As spotted lanternflies spread, some influencers are going viral by catching or killing them

An elevator bug is the latest social media star.

The spotted lanternfly — an invasive insect that sucks nutrients from plants and threatens the country’s grape, orchard and logging industries — is having a moment. And so do people who come up with creative and unconventional ways to kill the harmful pests. Videos on TikTok of people killing or catching the bugs, many posted in recent months, have racked up more than 143 million views.

But what started as an informational social media campaign called “See it? Squeeze it!” – conducted by state and local park departments to advocate for commoners to participate in eradicating the plant-hopping insect – has begun to collide with other internet phenomena, particularly ASMR – a brain-twitching sensation caused in some people by certain videos and bits of audio, which have generated its own internet subgenre of creators.

“There are people who just find it strangely satisfying, and I get it,” said Liv Volker, who is known as the first influencer of the spotted lanternfly and has received more than 7 million likes on her TikTok account that she dedicated to the kill the insects.

Volker, who regularly adds an ASMR tag to her videos, popularized the “bottle method” for catching spotted lanternflies, using the pressure vacuum of a squeezed-out empty water bottle to suck up the pests.

“There are times when it’s just really soothing and rhythmic to watch them go into the bottle,” she added.

Volker’s bottle method is just one approach. For others, a handheld vacuum was the means of catching. Viewers can watch dozens of spotted lanternflies being slurped into a vacuum in seconds.

Briana Vazquez posted the vacuum video on TikTok with the hashtag ASMR and had nearly 2 million views within a week.

“ASMR is this sensory thing, and people are constantly looking for new sounds to de-stress,” she said.

In addition to ASMR, social media users have attempted to kill lantern flies with homemade chemical concoctions and DIY tree nets, with many videos garnering millions of views.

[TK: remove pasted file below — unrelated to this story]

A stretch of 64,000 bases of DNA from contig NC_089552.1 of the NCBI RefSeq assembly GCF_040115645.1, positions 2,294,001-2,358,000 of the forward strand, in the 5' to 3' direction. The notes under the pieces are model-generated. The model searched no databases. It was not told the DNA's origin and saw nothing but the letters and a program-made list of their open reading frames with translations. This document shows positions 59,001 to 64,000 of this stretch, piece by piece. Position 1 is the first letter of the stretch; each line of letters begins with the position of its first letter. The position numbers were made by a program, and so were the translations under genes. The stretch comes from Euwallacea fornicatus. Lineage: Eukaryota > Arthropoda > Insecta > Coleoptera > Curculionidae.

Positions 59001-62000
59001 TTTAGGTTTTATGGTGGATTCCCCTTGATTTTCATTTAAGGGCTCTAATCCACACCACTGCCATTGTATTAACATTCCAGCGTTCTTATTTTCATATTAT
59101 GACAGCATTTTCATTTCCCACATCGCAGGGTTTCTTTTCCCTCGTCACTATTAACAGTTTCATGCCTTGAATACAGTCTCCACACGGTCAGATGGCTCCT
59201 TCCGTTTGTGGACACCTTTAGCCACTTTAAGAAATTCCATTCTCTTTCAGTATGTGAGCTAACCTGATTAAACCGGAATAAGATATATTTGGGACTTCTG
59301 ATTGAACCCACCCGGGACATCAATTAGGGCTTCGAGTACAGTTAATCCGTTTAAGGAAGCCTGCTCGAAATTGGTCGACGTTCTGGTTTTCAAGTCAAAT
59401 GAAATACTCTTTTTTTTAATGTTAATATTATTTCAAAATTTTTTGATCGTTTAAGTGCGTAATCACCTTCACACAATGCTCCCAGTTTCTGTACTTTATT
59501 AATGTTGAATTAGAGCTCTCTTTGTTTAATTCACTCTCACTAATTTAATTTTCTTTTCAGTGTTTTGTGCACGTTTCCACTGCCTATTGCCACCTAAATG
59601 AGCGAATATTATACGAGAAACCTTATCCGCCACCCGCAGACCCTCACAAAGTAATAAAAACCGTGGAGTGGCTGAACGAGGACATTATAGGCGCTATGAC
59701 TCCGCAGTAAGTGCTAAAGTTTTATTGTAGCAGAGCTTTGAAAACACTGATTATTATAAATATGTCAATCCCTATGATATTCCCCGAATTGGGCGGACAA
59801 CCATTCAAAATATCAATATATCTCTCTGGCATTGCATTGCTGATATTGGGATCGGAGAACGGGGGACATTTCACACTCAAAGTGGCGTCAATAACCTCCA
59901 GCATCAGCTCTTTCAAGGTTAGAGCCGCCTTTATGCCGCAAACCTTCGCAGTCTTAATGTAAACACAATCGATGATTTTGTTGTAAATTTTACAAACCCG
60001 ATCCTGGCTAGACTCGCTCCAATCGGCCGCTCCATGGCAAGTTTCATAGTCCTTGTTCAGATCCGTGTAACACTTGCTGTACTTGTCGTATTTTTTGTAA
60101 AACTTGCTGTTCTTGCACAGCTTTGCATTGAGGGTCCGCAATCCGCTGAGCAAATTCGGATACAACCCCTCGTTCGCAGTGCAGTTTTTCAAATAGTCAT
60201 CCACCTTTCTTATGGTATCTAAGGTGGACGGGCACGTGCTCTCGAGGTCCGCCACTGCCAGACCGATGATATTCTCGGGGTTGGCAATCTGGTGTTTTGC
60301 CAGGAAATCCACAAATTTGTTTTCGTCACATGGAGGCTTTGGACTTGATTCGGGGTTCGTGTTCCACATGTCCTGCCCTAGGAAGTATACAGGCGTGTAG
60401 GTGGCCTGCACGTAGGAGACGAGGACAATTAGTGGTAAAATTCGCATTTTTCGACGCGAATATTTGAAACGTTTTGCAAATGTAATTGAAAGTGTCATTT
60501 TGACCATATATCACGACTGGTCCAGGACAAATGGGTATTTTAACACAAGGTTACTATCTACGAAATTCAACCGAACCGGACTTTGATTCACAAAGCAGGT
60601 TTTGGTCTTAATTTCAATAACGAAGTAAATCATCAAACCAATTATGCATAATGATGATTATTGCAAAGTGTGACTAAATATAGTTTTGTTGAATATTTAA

The bug phenomenon has carved out more than just a corner of TikTok and the ASMR world. The spotted lanternfly has been trending on Twitter several times in recent weeks, as users share their mixed experiences of crushing the invasive species.

The videos are a welcome addition to experts who have been trying to raise public awareness about lanternflies.

Scientists at Pennsylvania State University predicted that the damage done by an unchecked lanternfly invasion could remove $554 million and nearly 5,000 jobs from Pennsylvania’s economy in just one year. Homeowners can be forced to pay thousands of dollars to eradicate the pests from the exterior of their homes.

“We’re very concerned that they might show up in grape growing areas in California, Oregon and Washington state,” said Julie Urban, an associate professor of research at Pennsylvania State University. “If it settled in those areas, that would be very bad.”

The advocacy and awareness generated during this viral moment are the keys to detecting and stopping the spread before it’s too late, Urban said.

First discovered in Pennsylvania in 2014, the China-spotted lanternfly is a well-known hitchhiker. Assuming the insect arrived in America with a load of rock, it usually spreads by discreetly attaching its laid eggs to vehicles, wood, or shipping equipment.

Currently, the bug lives in 14 states, mostly in the Northeast, and feeds on more than 70 plant species, according to the Department of Agriculture.

And aside from the agricultural impact, Urban warned, the black, sooty, mold-like substance the bug secretes could wreak havoc on home property values ​​by permanently damaging the household’s exterior.

Still, many scientists warn that the spotted lanternfly’s most profound effects are yet to come.

The lanternfly laying season begins in September, and while most adult insects will die on the first freeze, a majority of the eggs will survive, and they may remain viable until the following July.

Common practice for conservationists during the laying season is to scrape away the egg masses with a metal spatula-like tool.

Vazquez said she already plans to use egg scraping to make more videos.

“With winter comes egg scraping, the new seasonal ASMR,” she said.